The Future Music Forum, which I attended in September in Barcelona, is the brainchild of events co-ordinator Niall Doorley. Niall is an energetic personality, and has created a important space for the music industry to come together and share ideas.
Niall also very graciously agreed, as part of the RCB winning the We Love Your Songs competition, to allow the band free access to the FMF. I chatted to him following the second annual Future Music Forum.
Ryan Calder: How did the Future Music Forum come about? What was the inspiration behind it?
Niall Doorley: First and foremost I’m an events guy, besides my passion for music I saw an opportunity to host a niche conference on a certain aspect of the music industry that is growing at a mind-boggling pace. Both my professional & academic background in recent times has been focused on the area of social media, digital marketing & online branding.
With this I had been visiting events in the U.S. that were giving much more emphasis to the cutting-edge developments of the music industry rather that the usual bland topics. There are certain events around Europe that do similar things but I thought with a couple of tweaks here and there, and using Barcelona and the Merce festival (held during the event) as the idyllic backdrop, that something could really grow… and here I am, looking forward to the 3rd edition.
What positive feedback did you get from the second annual FMF?
Niall: We have received fantastic feedback, it’s really encouraging as an events producer to have senior bods from the industry come and congratulate you on the event, and actually seem sincere about it. Above all I believe it’s the personable aspect of the event that leaves a lasting effect with people. With the size and the team’s organisation, people really feel comfortable at this event. Apart from this, it’s the cutting-edge topics that really capture people’s enthusiasm… with so much doom and gloom around the industry it’s hard not to be inspired by some of the companies presenting at the FMF and how they trying to add new life to the industry.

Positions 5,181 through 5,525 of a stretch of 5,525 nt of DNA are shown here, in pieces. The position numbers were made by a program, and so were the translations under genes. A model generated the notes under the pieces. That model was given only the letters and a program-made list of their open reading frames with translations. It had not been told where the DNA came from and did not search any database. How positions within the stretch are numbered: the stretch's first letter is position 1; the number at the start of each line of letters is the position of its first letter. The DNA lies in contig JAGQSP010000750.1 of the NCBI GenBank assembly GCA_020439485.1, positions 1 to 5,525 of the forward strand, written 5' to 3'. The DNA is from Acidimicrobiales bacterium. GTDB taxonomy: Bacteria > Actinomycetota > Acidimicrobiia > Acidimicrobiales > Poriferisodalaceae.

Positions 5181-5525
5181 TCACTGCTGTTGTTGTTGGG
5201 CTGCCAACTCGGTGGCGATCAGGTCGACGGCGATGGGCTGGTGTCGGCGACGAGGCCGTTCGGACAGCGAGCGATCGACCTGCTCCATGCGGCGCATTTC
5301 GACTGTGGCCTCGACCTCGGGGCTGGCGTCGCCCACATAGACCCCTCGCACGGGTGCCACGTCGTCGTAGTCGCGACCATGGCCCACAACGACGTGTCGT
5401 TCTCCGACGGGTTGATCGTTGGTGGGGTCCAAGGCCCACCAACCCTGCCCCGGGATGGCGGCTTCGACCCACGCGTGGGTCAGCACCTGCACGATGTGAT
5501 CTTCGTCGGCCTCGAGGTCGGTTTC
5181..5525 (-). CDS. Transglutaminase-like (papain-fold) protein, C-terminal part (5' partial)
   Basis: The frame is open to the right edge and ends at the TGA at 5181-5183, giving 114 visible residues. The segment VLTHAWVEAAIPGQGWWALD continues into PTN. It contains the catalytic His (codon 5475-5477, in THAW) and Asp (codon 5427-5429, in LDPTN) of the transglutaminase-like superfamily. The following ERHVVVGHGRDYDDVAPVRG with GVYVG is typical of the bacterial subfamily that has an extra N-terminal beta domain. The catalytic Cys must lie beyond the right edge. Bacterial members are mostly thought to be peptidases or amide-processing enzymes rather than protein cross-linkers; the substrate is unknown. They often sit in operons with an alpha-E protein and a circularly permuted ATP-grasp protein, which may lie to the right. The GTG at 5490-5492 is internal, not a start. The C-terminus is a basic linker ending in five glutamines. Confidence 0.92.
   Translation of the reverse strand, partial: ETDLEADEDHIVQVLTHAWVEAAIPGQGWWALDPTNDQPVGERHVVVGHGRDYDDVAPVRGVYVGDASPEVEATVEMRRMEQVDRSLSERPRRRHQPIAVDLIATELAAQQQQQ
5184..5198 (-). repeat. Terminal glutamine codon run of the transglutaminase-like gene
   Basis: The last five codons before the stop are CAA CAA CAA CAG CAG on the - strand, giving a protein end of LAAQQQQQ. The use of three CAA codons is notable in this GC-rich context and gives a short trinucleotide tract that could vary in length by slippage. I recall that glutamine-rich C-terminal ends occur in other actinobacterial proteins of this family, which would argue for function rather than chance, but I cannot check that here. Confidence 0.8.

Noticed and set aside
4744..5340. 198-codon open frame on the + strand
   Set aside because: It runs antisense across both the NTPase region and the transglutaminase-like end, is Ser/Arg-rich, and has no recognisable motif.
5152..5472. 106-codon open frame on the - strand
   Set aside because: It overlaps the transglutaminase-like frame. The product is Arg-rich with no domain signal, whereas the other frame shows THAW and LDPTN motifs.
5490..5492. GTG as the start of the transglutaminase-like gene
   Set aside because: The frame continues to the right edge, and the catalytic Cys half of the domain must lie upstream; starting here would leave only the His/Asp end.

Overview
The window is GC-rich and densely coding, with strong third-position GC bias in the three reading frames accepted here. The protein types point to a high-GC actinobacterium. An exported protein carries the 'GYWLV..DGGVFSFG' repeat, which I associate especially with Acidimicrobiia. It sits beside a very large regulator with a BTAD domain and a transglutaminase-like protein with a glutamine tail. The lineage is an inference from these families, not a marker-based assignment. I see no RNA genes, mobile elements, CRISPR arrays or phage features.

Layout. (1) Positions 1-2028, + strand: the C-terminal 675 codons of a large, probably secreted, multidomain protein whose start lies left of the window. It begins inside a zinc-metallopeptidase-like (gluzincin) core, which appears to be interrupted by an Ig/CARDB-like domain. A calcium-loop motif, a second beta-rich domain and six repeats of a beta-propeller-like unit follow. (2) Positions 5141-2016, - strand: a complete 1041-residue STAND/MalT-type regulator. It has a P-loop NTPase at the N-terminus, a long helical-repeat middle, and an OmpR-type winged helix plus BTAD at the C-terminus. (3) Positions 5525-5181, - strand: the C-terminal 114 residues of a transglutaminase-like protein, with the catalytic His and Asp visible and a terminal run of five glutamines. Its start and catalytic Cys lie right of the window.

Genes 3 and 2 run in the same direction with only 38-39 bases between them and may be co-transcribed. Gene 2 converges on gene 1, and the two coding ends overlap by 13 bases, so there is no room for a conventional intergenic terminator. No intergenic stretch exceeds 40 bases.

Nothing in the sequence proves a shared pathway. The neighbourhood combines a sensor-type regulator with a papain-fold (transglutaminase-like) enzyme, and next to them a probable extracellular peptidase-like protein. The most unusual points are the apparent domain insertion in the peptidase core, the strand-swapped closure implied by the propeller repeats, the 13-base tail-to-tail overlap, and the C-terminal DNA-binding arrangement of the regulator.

The second annual FMF grew from the first one. What plans are on the horizon for 2012 and how will it be different?
Niall: We are already looking at how we can improve for the 3rd edition. Our mission from the start was to put this event firmly on the agenda of the music industry, more for people involved in how the new business models, or new business in general within the industry, is progressing. Personally I feel we still need another year of hitting the right note, tackling the most cutting-edge issues, but we are already looking at doing something like a bootcamp for new music technology and businesses to gain more awareness about their product.
We would also like to continue with support for new upcoming artists. For example, one of our competition winners from this year is now fully enrolled in Berklee College of Music online course, one of the most recognised in the business. With the event taking place during Barcelona’s biggest free music festival The BAM Festival, we already have that live music aspect to the event. What we would like to do now is add our own FMF Music Stage to that festival. Fingers crossed we will have a presence for next year.
What are some of the more innovative music business models you have seen recently?
Niall: For me, I’m really interested in how gaming and music progress together. Not many people are aware, but they have a long history together – stretching back to the late 80s where in Japan video games music was being sold on cassette. Fast forward to 2011, and with the hugely popular games on Facebook now converting into a serious channel for pop stars to reach their audience, PS, Xbox, etc etc are now signing some major deals with record companies for music rights.
I think its a great development for the industry, MXP4, who actually spoke at the 2nd FMF, are well worth checking out to understand where that particular avenue for the industry is going.
How would you go about a career in the music industry at this point? What areas would you focus on?
Niall: Depending on what area exactly you are looking to get into. If I were a musician now I would be either focusing on getting a team around me who are familiar with the power of social media & how to engage with your fan base online or schooling myself on the best practices, there are lots of great examples out there with Ok Go, Bjork, obviously Radiohead and others being great examples.
If I were looking to get into the music business side I think being bang up to date on how Music Synch can develop your catalogues is a must.I think with the industry splintering into so many different avenues right now, it’s wise to look at a certain area and say, ‘yeah, thats me’ and pursue that avenue, music content for mobile, Music Branding, Head of Synch, so many interesting areas to choose from.